The can was nine-tenths full and I got hit straight in the head. I thought it was a shoe and I was fine with that but when I found out it was a can I was like, “Fuck am I going to have to go get shots?” and I did, and stitches and was so bummed because I love my face. And everyone does. Not my, I mean, everyone loves their face, personally.
What’s the weirdest thing that you’ve had thrown at you?
I’ve gotten shoes at this place called Skylab in Denver. Some person threw their shoes on stage—it didn’t hit me or anything, it didn’t get even get close. But I remember seeing them and getting on the mic and being like, “What f—ing moron throws their shoes on stage? You don’t have shoes anymore at this festival.” [Laughs] You know, when you’re young, you just throw things sometimes.
When did you originally start working with Diplo and Mad Decent? People love to sort of say you’re ‘coming out of nowhere’ or an overnight sensation, but really it’s been awhile with them.
Probably five or six years ago. It takes a long, long time. I remember when I was first starting out as a very hungry artist. Everyone thinks it should always happen overnight. But then after doing it for a while, you realize it’s way better it didn’t happen just “like that.” It would have made me an asshole. I feel like I’ve retained myself this way. I’ve retained my same ideals and morals. I don’t feel like I’m better than anyone. I feel like that can happen with a lot of artists have an instant hit.
Do you attribute that to the community you’ve found with Diplo and Mad Decent?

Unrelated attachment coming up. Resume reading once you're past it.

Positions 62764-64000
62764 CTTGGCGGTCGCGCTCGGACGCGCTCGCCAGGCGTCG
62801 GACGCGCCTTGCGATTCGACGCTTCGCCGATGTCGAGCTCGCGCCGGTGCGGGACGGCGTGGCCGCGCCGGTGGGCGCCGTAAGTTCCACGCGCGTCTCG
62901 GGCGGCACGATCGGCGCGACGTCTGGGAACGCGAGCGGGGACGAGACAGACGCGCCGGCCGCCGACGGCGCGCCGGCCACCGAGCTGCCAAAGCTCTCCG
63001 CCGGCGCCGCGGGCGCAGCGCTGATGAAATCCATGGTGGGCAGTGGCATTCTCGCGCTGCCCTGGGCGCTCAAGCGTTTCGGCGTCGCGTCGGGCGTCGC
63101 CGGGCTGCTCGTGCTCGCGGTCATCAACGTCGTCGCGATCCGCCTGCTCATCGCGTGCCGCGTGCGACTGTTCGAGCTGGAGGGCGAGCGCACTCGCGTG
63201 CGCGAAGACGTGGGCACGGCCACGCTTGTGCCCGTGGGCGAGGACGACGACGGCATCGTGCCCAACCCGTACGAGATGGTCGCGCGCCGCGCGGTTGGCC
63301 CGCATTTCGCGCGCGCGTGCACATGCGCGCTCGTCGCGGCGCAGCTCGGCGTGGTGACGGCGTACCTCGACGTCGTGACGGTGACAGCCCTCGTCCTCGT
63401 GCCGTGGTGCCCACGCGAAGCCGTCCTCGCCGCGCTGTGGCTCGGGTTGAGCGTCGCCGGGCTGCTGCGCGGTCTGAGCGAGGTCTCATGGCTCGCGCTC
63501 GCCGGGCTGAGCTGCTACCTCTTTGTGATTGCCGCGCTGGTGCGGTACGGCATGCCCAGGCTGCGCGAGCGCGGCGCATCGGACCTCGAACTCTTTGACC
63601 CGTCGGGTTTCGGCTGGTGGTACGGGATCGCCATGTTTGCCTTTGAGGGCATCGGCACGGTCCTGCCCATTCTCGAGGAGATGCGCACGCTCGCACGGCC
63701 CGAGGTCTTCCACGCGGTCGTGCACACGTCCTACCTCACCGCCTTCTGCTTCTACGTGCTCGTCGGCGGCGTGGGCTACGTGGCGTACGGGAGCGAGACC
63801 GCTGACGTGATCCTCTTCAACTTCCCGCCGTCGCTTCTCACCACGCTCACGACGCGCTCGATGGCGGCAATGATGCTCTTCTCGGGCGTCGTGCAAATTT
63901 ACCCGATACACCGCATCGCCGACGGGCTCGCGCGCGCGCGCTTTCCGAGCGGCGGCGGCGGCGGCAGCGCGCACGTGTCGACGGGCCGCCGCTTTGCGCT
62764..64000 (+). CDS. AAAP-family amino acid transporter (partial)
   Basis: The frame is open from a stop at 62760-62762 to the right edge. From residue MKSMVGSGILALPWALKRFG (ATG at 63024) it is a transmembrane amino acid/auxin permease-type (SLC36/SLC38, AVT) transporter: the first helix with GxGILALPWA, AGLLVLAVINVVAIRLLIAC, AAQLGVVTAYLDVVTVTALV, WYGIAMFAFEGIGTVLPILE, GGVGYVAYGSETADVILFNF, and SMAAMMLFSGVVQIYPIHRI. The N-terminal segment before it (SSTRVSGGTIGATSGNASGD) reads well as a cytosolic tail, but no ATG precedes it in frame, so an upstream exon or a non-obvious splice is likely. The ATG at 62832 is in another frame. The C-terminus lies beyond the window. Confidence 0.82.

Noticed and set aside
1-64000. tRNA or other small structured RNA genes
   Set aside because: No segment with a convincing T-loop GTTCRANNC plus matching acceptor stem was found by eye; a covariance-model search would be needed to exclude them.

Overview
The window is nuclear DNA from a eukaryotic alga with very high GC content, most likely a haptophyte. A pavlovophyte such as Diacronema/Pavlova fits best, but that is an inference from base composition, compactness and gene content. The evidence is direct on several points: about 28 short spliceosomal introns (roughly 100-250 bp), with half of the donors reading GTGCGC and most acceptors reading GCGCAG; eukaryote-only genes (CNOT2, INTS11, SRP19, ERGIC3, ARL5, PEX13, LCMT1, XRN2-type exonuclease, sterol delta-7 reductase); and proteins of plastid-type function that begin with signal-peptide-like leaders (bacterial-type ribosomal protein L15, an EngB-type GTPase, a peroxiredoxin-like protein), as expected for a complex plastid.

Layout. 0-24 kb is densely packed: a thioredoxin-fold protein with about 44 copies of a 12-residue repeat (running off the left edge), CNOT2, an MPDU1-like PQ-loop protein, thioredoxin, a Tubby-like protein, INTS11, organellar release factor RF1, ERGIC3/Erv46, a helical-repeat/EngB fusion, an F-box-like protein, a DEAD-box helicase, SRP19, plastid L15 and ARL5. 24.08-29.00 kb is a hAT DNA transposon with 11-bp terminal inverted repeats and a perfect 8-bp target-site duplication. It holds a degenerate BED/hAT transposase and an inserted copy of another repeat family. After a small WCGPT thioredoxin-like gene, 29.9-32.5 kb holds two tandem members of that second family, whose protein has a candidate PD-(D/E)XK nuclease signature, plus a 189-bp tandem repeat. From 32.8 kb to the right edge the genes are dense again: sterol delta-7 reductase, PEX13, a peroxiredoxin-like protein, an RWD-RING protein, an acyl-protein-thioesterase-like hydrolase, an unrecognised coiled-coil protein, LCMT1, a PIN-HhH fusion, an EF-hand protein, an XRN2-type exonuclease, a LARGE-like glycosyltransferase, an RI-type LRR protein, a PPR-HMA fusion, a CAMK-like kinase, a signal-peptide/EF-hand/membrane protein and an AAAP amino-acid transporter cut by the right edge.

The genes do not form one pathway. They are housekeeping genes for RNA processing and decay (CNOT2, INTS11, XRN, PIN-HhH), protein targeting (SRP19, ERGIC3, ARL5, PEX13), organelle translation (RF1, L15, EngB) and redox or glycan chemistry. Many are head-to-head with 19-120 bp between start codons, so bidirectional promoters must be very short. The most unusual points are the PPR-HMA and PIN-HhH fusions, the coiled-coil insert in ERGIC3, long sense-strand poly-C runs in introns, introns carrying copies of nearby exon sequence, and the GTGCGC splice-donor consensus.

That’s a big part of it because Diplo always keeps his ego in check; same with myself and then also my parents. Thank God I have parents that are still together and talk with me about everything. I’m like an open book with them, too.
Do you have a favorite act?
Right now it’s Porter Robinson. I just saw his new live show and it was so fucking amazing. If you can go see his live show, please do. It was so good because it wasn’t a DJ set, and I’ve seen so many from touring—he played all of his own music, and he had all these edits to it and the show was done so well. He put it together so perfectly, and the imagery behind him was amazing. It was just really fun. It reminded me of Daft Punk when I first saw them at Coachella, when it felt so new and special.
Does that influence how you’re putting together your shows?
I definitely have drawn tons of inspiration from watching that show. I’ve always drawn inspiration from—I don’t like their music personally, or I don’t really listen to it—but the Grateful Dead. I read an article my manager sent me a while ago about how they always played different shows, every night, no matter what. I alway took that into consideration when I was DJ’ing, and I think it’s helped with my popularity. I always try to do different variations of everything and if I mess up, that’s going to be the humanizing part of it that people won’t get mad at. I mean, I know there’s always going to be people that are like, “F–k you for messing up!” but it’s like, no, this is what shows you I’m a real person. I always want to get across to people that I’m a normal dude. I’m a normal hipster dude from L.A.